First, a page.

Suzanne Santo Discusses the Defiant, Pulsating “Fall For That”

Singer-songwriter Suzanne Santo is calling from her home in Los Angeles – but she’s thinking about early 2019, when she was in a very different place as she wrote her latest single, “Fall For That” (released on September 18 via her own Soozanto Records imprint). “I was on tour playing fiddle and guitar with the artist Hozier,” she says. “We were in Ireland, and we had five days off, so I drove out to Connemara, which is on the Atlantic coast. It’s one of the most beautiful places in the world. It’s magical. It’d never seen anything like it. I got an Airbnb on a sheep farm, a beautiful cabin on a lake. I had gone with the full intention to write [songs].”

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This songwriting-in-paradise plan soon hit a snag, however. “I realized that any time I looked at my phone, I’d go into a rabbit hole of toxic feelings,” Santo says. “I was really getting infected with the media. And I realized: ‘You’re in this gorgeous place, you came here to do something, so why don’t you do that instead of falling into this trap?’ I realized that I couldn’t tell which emotions were mine or which came in from an outside source, so this song is about not falling for that.

“Essentially, it’s a protest song against lower energies that don’t serve us,” Santo continues, “which is that feeling when you’re reading the news and you’re being inundated with all this stuff that is petrifying. Or that insecurity when you’re on Instagram and all the sudden you’re like, ‘Why am I sad? I was really happy just a minute ago.’ And then you’re like, ‘It’s because I looked at someone in their bathing suit and now I feel fat.’ Just constant waves of manipulation. All the stuff coming at you over and over.”

With the defiant, pulsating “Fall For That,” Santo hopes her message will help other people also take a more objective look at how the things happening in the world are affecting us emotionally. “I think now, especially because we have this huge election coming up, it’s important for us to stay grounded and find whatever vehicle to be informed that keeps you healthy but don’t drown in it,” she says.

“Fall For This” features a blistering solo by Gary Clark Jr., which is a dream come true for Santo. “That dude is magic, and it’s not just his playing – it’s him as a person,” she says. “His energy is so powerful and good. I’ve looked up to him for a long time, and when he acquiesced to play on this track, I couldn’t believe it.”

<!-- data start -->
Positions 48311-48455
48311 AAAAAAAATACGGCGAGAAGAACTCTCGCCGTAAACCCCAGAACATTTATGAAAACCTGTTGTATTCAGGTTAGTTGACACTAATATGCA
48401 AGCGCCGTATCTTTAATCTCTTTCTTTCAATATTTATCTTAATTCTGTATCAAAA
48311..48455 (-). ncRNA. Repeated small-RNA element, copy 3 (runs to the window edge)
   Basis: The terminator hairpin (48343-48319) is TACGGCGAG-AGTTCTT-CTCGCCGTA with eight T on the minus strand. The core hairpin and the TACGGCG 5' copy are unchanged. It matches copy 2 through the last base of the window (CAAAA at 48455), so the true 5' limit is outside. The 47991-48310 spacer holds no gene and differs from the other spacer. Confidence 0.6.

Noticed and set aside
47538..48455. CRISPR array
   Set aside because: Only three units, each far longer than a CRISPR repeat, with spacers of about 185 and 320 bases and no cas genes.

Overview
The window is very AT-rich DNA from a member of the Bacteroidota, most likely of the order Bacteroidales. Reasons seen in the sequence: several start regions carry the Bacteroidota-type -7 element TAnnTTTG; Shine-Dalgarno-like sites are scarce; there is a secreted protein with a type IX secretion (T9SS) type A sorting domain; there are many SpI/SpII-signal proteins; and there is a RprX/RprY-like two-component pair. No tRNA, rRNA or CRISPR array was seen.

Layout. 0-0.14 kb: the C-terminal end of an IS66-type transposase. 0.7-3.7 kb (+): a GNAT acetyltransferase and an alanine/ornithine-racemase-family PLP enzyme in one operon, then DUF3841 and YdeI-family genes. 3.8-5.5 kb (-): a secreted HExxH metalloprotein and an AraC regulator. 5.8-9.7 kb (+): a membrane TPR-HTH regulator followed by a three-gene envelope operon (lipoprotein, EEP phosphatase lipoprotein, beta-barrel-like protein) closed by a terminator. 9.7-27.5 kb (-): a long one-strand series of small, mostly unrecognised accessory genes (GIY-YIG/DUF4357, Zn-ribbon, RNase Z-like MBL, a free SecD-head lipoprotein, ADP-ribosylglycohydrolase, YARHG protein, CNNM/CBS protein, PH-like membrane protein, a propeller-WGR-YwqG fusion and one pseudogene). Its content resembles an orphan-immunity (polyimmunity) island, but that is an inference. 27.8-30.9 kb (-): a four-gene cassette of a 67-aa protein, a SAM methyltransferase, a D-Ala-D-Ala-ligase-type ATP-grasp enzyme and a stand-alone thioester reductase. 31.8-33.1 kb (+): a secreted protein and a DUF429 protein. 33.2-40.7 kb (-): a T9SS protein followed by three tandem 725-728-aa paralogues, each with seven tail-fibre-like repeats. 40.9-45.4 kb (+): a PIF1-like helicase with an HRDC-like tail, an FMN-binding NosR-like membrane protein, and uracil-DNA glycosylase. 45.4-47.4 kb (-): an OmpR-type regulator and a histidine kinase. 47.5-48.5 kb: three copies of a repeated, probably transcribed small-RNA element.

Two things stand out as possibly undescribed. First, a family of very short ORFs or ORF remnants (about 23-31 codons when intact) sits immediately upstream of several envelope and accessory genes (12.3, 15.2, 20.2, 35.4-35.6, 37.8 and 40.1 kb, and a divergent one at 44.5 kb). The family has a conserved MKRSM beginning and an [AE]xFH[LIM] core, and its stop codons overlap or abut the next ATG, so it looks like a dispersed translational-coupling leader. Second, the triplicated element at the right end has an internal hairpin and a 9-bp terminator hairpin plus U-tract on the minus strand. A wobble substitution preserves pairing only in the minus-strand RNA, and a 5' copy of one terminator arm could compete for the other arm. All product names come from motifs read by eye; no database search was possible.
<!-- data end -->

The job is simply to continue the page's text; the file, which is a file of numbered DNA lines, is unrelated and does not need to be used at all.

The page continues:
Santo sounds giddy as she recalls the day in the studio when Clark recorded his part. “It was one of those ‘pinch me’ moments of, ‘He’s here! He’s smoking a cigarette outside and then he’s coming in! He’s playing on my song, holy shit!’” She laughs. “It was surreal. I was just beside myself. It was so cool.”

“Fall For That” is the first single off Santo’s upcoming album (produced by John Spiker), which she hopes to release early next year. Right now, she’s using the title Yard Sale for it “because it’s sort of an amalgamation of the past couple of years and all these different things we’ve been going through,” she says. “I love yard sales, where you can get all kinds of different stuff in one place, which is kind of what this record is.” It will be her second solo album (after 2017’s Ruby Red, which was produced by Butch Walker).

Before her solo career, Santo was in the critically acclaimed roots duo honeyhoney with Ben Jaffe. They released three albums between 2008 and 2015, and although Santo has become a solo artist, she makes it clear that honeyhoney is still very special to her: “Collaborating with Ben Jaffe and honeyhoney is sacred territory.”

Still, Santo is glad to spread her wings on her own now. “It gave me the opportunity to cultivate my own confidence – to decide if I really love this song or not, or how it makes me feel. On my own, I had to really learn to fly. It was probably one of the scariest things I’ve done in a long time, just taking that leap and being like, ‘Oh my God, is this okay?’ But it always felt right, even when it was scary.”

Santo began mastering music when she was very young, learning to play the violin and the piano, as well as singing in her school choir in Ohio. An unexpected detour came when she was 14 years old, when she was scouted as a model and moved to New York City in 2001. After working as a model and actress, though, she realized that music is her true calling, so she began writing her own songs in 2003, when she moved to Los Angeles. “Originally, it was mostly just a cathartic place to put my sadness and pain and trauma – find clever ways to not bum everybody out but still express myself,” she says.

Judging by Santo’s success with honeyhoney, her solo career, and her work as a backing musician for Hozier and others, she made the right career decision. This success has not made her complacent, however: she says she’s still seeking to expand on her skills. “As I get better at guitar, I make different [songwriting] choices structurally,” she says. “As I get better at singing, I make different vocal choices.

“When you’re a musician for a living it’s really easy to roll with it,” Santo continues. “But now, I play almost every day. And if I don’t, I’m bummed about it. It is a lot of work, and it’s not always fun. But there is a lot of fun to be had when I feel rewarded by my hard work. I feel inspired and excited to release music now.”


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